“In December 1938 our maid must still have been with us, for she gave me a piece of candy from her little Christmas tree. She was soon to leave us because, as an Aryan, she wasn’t allowed to work for Jews. When I found out where this present came from, I ostentatiously spat it out. Nothing Christian should touch my pure Jewish lips. But then I noticed that I had hurt the feelings of a person I liked a lot and was mortified and confused. I had wanted to make a point, perform a symbolic action, and learned that symbols are as volatile as weather vanes and point in every direction, depending on how the wind blows.”
“…the symptoms of this flourishing mother-daughter neurosis were textbook-perfect, and it’s amazing that not only the neurosis itself, but the symptoms go back so far. Yet this awareness was of little help. Freud was an optimist.”
I never thought I could laugh while reading a Holocaust memoir, but it is testament to Kluger’s incisive intellect, her I-have-you-pegged understanding of one of our greatest thinkers, coupled with a clever irony that found me bursting into embarrassed guffaws. I don’t think Kluger would have minded.
And then, suddenly, passages of tragic truth I didn’t quite know what to do with.
“…the site of suffering has to be preserved.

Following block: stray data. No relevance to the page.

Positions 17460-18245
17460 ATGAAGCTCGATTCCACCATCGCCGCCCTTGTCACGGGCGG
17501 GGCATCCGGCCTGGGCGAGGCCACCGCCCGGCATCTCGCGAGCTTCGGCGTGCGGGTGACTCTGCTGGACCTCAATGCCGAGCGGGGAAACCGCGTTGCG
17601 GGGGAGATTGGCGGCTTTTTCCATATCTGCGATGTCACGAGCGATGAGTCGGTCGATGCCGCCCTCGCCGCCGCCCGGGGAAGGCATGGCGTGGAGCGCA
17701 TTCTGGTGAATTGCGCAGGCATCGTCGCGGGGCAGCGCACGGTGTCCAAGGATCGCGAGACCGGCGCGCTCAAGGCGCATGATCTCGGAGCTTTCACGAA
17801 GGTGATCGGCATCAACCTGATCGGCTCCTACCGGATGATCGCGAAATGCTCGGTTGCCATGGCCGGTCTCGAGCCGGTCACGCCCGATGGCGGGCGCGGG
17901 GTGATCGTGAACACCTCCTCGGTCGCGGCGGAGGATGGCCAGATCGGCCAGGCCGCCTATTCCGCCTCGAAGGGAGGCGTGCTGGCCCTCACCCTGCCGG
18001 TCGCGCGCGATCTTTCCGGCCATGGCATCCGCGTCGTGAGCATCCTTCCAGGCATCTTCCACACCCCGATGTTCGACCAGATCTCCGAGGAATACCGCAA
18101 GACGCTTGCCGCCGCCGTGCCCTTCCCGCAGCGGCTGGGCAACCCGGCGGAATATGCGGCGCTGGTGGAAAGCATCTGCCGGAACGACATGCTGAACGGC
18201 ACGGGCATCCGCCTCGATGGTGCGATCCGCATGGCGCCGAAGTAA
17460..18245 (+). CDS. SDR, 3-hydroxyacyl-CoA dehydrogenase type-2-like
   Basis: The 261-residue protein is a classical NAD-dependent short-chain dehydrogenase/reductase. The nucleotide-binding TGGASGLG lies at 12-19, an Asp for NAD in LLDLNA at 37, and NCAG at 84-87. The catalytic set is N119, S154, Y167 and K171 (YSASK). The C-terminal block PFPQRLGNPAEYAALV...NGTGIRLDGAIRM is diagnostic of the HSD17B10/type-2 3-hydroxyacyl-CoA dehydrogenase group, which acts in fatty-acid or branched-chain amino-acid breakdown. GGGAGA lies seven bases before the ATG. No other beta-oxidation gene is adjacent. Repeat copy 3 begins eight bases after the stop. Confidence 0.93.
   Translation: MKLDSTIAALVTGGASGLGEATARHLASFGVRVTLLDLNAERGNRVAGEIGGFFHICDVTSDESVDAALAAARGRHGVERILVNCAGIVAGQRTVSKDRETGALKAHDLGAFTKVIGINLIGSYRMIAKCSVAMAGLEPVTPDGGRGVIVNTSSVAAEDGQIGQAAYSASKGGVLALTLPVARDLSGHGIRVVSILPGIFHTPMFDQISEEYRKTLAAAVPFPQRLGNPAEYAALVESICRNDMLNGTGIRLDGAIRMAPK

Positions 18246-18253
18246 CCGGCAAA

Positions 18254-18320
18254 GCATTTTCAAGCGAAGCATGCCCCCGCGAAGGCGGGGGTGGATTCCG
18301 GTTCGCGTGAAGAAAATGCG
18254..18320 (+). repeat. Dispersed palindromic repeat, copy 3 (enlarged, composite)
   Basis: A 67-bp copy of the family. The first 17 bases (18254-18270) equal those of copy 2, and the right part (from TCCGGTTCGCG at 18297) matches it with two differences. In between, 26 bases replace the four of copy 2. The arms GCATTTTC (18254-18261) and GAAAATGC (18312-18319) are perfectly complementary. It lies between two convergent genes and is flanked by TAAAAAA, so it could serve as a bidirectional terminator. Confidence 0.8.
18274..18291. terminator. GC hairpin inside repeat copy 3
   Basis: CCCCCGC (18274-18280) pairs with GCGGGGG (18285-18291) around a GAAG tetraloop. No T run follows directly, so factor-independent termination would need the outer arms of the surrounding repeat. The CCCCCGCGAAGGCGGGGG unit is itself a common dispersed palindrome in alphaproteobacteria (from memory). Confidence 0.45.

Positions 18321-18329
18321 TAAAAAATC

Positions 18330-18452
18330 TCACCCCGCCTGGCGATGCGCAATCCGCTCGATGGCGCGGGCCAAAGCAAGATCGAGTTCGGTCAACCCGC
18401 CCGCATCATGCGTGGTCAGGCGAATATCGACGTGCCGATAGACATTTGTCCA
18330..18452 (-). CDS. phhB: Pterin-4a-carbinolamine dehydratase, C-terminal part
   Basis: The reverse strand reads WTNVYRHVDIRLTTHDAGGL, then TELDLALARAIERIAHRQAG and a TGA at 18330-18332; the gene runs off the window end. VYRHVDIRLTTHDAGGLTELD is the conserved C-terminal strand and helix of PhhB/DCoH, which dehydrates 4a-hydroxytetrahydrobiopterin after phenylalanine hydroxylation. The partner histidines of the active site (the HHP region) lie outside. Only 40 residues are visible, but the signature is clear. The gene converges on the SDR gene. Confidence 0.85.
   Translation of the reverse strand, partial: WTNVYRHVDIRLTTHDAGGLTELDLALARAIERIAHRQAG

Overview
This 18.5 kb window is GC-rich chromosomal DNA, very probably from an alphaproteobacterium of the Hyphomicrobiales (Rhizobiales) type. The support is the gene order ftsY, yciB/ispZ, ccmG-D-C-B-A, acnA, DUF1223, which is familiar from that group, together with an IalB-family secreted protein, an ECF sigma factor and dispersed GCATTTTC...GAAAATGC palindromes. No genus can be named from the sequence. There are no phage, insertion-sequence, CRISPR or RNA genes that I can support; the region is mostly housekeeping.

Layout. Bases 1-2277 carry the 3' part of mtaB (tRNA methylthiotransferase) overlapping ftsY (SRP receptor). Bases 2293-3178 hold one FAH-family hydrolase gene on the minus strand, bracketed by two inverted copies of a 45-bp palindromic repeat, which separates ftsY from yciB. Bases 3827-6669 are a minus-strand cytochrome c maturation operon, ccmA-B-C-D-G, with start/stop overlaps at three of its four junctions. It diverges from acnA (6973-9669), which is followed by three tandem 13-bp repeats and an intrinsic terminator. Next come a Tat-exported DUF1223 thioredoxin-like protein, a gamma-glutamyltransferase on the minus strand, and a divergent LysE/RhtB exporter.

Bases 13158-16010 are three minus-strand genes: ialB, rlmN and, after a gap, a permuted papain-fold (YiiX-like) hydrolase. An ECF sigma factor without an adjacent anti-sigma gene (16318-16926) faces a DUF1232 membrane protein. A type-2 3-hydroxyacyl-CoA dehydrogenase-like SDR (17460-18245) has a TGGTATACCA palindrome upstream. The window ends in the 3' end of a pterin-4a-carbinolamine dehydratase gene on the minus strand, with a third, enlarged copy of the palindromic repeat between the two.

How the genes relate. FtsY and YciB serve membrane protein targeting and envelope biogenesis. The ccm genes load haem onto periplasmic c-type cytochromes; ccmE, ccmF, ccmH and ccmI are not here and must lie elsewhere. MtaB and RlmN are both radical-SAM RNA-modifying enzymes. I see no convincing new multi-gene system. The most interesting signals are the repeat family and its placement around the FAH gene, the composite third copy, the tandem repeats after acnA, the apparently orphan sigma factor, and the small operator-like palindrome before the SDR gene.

And I ask myself: Why?
…Do we expect that our unsolved questions will be answered if we hang on to what’s left: the place, the stones, the ashes? We don’t honor the dead with these unattractive remnants of past crimes; we collect and keep them for the satisfaction of our own necrophiliac desires. Violated taboos, such as child murder and mass murder, turn their victims into spirits, whom we offer a kind of home that they may haunt at will. Perhaps we are afraid they may leave the camps, and so we insist that their deaths were unique and must not be compared to any other losses or atrocities. Never again shall there be such a crime.
The same thing doesn’t happen twice anyway. Every event, like every human being and even every dog, is unique. We would be condemned to be isolated monads if we didn’t compare and generalize, for comparisons are the bridges from one unique life to another. In our hearts we all know that some aspects of the Shoah have been repeated elsewhere, today and yesterday, and will return in new guise tomorrow; and the camps, too, were only imitations (unique imitations, to be sure) of what had occurred the day before yesterday.”
In the first few responsive thoughts that come after reading an extraordinary book, I concluded that Kluger’s account contained a tension between random/chance and free will in her understanding of the camps. Now, I’m not so sure. There is an account of her taking a chance, during a selection, to re-enter the line-up, to lie about her age; another incident near the war’s end when she, her mother, and another girl decide to make a bolt from an enforced march. The camps were a place where every manifestation of the singular had its day, an arena where every possibility of being human was taken. She recounts an incident where a woman chose to help her and she is in awe that there was no reason why she should have: